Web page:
Japanese Island That Bans Women, Makes Men Strip Naked Becomes UNESCO Site

Posted July 12, 2017

The government had recommended the United Nations cultural agency register the island and seven other components as the "Sacred Island of Okinoshima and Associated Sites in the Munakata Region" to the list.

The Venetian Works of Defence between the 16th and 17th Centuries spanning across more than 1,000 kilometres in Italy were also added, along with the Kujataa Greenland in Denmark, Mbanza Kongo in Angola, Asmara in Eritrea, and the ǂKhomani Cultural Landscape in South Africa.

The tiny landmass of Okinoshima is permanently manned by a Shinto priest who prays to the island's goddess, in a tradition that has been kept up for centuries. Thousands of precious artefacts have been found at the shrine, including gold jewellery from the Korean Peninsula and glass from Persia.

The public is not allowed to land on the island except to attend the annual festival at the shrine. While the Japanese, particularly the residents of Munakata city, under which Okinoshima is counted, have looked at it with great reverence for generations, UNESCO's recognition has drawn attention to an unusual, nearly ironic, aspect of an island which has always been shrouded in mystery: No women are allowed to set foot on Okinoshima. Additionally, visitors are prohibited from speaking about what they witness inside.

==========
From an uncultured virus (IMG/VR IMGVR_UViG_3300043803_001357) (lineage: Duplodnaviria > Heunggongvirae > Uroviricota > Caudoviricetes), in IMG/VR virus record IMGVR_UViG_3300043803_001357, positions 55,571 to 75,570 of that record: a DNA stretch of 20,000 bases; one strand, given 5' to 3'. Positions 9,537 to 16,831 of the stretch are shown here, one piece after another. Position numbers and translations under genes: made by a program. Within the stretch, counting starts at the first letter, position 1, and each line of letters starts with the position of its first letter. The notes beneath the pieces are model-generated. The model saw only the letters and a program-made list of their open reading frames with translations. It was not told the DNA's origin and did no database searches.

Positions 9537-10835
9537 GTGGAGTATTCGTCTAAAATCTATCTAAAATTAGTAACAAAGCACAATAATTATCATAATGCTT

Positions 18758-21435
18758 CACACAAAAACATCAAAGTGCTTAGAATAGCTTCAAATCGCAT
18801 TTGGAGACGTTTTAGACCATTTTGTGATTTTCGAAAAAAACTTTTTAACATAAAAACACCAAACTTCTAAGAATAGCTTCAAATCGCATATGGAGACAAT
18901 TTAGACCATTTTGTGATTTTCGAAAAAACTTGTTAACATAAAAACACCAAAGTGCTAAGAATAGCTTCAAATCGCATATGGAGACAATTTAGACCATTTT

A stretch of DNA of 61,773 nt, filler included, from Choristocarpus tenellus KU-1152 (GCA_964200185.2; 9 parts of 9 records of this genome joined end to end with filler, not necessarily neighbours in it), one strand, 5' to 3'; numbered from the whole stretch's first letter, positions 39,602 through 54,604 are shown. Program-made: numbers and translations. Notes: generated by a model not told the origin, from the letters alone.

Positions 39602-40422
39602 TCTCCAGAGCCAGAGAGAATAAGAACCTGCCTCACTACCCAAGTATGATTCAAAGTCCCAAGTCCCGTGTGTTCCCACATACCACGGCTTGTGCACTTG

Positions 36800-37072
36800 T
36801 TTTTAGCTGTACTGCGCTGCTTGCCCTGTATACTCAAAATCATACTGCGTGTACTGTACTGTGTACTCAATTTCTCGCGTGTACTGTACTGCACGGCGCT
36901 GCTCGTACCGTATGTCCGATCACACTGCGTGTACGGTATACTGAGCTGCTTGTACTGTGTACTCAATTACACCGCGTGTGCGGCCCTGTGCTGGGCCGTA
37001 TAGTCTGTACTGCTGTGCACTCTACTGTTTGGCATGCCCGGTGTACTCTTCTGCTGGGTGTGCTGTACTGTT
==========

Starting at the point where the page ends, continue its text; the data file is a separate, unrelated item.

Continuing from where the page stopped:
While the tradition of not allowing women on the island sounds and feels very sexist, as are most traditions related to any ancient-organised religion, the shrine officials beg to differ.

The reason for the ban on women has never been publicly stated, but one theory - which extends to other aspects of Japanese culture cites the Shinto belief that menstrual blood is impure. "The ban on female visitors specifically has nothing to do with discrimination against women". Other accounts said women were not allowed to participate in maritime travel because it was considered unsafe and the men wanted to ensure the safety of child-bearers.

That, however, may not be the whole truth.

The local residents of the Okinoshima Island expressed their displeasure or worry after the Island was included in the world heritage list by UNESCO.

Despite the Unesco World Heritage Site status, Takayuki Ashizu, the chief priest at Munakata Taisha, said the ban on tourism would stay in place. None can arrive at the island or leave it without the permission of the priest, who accounts for the entire population of Okinoshima.Authorities are so strict about protecting the island, that no one is allowed to carry anything back from the island, not even a single blade of grass.